If you have any type of common sense, you should know good and well that there are certain questions you never ask another couple. Questions like, “When y’all havin’ kids?” is intrusive as hell, because you have no idea if they’re already trying but can’t due to serious medical issues. Even if you’re cool with both people, some questions are better left to ruminate inside your own head.
And now, in 2016, you can add any question/statement/critique regarding the length of someone’s engagement to that list.
While the question, “How long is too long to be engaged?” was once the basis for a great debate, it has now become super invasive, especially when it comes to millennials. Now I’m not saying it’s an unfair question to think, but it’s definitely not a question you want to bring up to folks, especially when you have no idea what types of issues lay beneath their "social media friendly" facade.
For instance, I think it’s fair to wonder why Don Cheadle recently married Bridgid Coulter, his longtime girlfriend of 25 years and mother of his two daughters. But if you think the answer to that is simple, chances are you are making a wildly-ignorant assumption. They, along with God are the only ones who know the answer to that question and truthfully, they’re the only ones who need to know. As we begin discussing different non-celebrity couples that are going through extended engagements, the waters become very murky when we break down some of the modern day mess that many couples have to deal with.
First off, people aren’t necessarily coupling at later ages, but they sure as hell are marrying later in life now. According to the Pew Research Center, the average first-time marriage age for men is 29, and 27 for women. In 1960, the average age for men was 23 and 20 for women.
Whether you choose to accept this reality or not, the fact is that our financial well-being plays a huge role in when, where and how we decide to get hitched. For a generation that is facing “qualification inflation” that requires us to be in school longer in order to earn a living wage, marriage is simply not a reality for most 20-23 year olds. And as we leave school with personal loan debt higher than any other previous generation to face an extremely tough job market, getting ahead is incredibly difficult. Add in rising rent payments, a lack of affordable housing and being priced out of the housing market as first-time buyers, and you’ll seeing more couples struggling and living paycheck to paycheck. It really isn't the most ideal situation to say "I do."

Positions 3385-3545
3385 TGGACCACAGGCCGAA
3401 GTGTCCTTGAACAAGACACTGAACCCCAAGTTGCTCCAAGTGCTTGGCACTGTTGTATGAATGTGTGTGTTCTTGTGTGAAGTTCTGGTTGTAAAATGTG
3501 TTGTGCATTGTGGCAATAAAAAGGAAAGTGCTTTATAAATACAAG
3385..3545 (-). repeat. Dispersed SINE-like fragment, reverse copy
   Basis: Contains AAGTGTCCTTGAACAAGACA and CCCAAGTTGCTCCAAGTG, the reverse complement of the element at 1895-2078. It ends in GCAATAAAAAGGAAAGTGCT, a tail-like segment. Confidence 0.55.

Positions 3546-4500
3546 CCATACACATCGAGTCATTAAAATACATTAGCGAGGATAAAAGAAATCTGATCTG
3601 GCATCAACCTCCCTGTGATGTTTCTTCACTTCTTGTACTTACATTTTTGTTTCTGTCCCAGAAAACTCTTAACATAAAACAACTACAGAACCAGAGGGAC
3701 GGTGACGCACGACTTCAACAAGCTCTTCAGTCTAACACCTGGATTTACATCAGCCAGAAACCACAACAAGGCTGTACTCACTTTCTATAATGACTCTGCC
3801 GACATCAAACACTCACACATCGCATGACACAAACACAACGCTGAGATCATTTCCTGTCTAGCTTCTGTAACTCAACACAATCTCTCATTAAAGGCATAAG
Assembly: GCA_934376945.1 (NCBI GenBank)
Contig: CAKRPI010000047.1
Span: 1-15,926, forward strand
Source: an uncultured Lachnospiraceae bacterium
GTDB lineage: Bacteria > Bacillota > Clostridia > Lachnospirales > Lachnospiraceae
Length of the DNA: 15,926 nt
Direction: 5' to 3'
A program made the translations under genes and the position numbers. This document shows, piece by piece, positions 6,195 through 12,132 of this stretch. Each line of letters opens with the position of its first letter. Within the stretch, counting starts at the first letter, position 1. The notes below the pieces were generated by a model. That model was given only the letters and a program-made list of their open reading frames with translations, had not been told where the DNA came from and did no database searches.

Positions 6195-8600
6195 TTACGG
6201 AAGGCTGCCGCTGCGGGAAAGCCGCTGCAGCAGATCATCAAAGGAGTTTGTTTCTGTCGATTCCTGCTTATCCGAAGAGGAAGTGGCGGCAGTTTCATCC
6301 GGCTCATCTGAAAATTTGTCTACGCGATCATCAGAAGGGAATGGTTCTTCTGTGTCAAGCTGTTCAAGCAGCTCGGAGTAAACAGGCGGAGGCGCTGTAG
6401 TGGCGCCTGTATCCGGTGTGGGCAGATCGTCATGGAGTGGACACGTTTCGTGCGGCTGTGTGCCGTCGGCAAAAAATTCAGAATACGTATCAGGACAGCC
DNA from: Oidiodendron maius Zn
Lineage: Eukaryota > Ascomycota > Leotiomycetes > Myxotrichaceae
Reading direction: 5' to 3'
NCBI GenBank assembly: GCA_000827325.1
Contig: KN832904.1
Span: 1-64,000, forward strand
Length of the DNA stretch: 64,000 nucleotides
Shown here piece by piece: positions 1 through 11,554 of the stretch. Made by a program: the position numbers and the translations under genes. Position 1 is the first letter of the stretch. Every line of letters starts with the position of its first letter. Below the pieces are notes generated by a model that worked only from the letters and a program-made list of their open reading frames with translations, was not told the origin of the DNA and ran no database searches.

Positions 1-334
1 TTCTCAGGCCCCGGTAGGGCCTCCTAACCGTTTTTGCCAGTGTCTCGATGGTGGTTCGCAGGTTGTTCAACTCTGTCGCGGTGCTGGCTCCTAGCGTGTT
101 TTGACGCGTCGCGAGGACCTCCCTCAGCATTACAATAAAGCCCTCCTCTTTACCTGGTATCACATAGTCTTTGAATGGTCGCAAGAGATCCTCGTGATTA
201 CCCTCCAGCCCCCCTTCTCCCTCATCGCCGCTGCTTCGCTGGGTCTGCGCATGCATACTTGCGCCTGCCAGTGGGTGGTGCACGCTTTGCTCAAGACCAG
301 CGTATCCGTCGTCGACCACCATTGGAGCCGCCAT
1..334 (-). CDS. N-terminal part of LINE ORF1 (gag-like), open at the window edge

But what also needs to be discussed is the fact that being broke doesn’t negate one’s desire to get married the way they want to. It seems like whenever we have these discussions, there’s always someone chiming in with, “Just go to City Hall!” as if our current financial difficulties should immediately strip us of our desire to provide our significant others with the ring we truly want them to have, or the wedding experience we believe they deserve. There’s a time and a place to discuss the concept of frugal weddings, but it’s definitely not to be delivered with a condescending air of superiority towards people who are trying their best to be happy in a society with an ever-growing wealth gap.
And for those of you saying, “Well, if you can’t afford it then don’t get engaged!” please understand that that is exactly what’s happening. Less people are getting married because, for some, it’s not financially feasible. Interestingly enough, those same critics are using this decision as “proof” that millennials aren’t interested in being married at all. Basically, it’s a heads-I-win, tails-you-lose scenario from people who want to impose their values and beliefs on other couples.
Truth be told, it doesn’t matter how long someone decides to be engaged, and the reason that their nuptials are being delayed is probably deeper than you know. So the next time you’re at a dinner party with a young, unmarried couple going through an extended engagement, the only question you should be asking is, “Who made the potato salad?”
Opinions can be costly, but shutting up is free.
Lincoln Anthony Blades blogs daily on his site ThisIsYourConscience.com. He's an author of the book "You're Not A Victim, You're A Volunteer." He can be reached on Twitter @lincolnablades and on Facebook at Lincoln Anthony Blades.